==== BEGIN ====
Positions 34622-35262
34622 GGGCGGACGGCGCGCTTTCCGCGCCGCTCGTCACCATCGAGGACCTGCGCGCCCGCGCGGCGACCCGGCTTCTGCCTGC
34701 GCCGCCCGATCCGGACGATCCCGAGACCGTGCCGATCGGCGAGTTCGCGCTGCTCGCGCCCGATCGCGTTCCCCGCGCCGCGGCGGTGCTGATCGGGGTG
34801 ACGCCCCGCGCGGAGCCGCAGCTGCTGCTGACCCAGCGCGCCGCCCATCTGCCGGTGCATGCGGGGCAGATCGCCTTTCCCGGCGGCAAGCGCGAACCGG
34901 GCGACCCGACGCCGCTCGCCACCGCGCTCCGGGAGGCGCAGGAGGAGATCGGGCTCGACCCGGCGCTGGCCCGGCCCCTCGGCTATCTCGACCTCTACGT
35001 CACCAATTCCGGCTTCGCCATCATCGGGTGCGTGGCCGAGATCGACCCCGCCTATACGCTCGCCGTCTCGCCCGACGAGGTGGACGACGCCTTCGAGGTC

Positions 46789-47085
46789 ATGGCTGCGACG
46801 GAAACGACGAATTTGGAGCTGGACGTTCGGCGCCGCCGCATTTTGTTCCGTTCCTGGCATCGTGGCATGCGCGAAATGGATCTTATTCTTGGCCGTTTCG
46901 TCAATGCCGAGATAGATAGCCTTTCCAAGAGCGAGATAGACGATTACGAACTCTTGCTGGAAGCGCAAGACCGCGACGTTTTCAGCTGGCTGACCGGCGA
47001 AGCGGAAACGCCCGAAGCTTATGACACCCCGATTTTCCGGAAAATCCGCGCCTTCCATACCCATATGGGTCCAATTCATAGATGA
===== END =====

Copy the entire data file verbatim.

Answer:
Positions 34622-35262
34622 GGGCGGACGGCGCGCTTTCCGCGCCGCTCGTCACCATCGAGGACCTGCGCGCCCGCGCGGCGACCCGGCTTCTGCCTGC
34701 GCCGCCCGATCCGGACGATCCCGAGACCGTGCCGATCGGCGAGTTCGCGCTGCTCGCGCCCGATCGCGTTCCCCGCGCCGCGGCGGTGCTGATCGGGGTG
34801 ACGCCCCGCGCGGAGCCGCAGCTGCTGCTGACCCAGCGCGCCGCCCATCTGCCGGTGCATGCGGGGCAGATCGCCTTTCCCGGCGGCAAGCGCGAACCGG
34901 GCGACCCGACGCCGCTCGCCACCGCGCTCCGGGAGGCGCAGGAGGAGATCGGGCTCGACCCGGCGCTGGCCCGGCCCCTCGGCTATCTCGACCTCTACGT
35001 CACCAATTCCGGCTTCGCCATCATCGGGTGCGTGGCCGAGATCGACCCCGCCTATACGCTCGCCGTCTCGCCCGACGAGGTGGACGACGCCTTCGAGGTC

Positions 46789-47085
46789 ATGGCTGCGACG
46801 GAAACGACGAATTTGGAGCTGGACGTTCGGCGCCGCCGCATTTTGTTCCGTTCCTGGCATCGTGGCATGCGCGAAATGGATCTTATTCTTGGCCGTTTCG
46901 TCAATGCCGAGATAGATAGCCTTTCCAAGAGCGAGATAGACGATTACGAACTCTTGCTGGAAGCGCAAGACCGCGACGTTTTCAGCTGGCTGACCGGCGA
47001 AGCGGAAACGCCCGAAGCTTATGACACCCCGATTTTCCGGAAAATCCGCGCCTTCCATACCCATATGGGTCCAATTCATAGATGA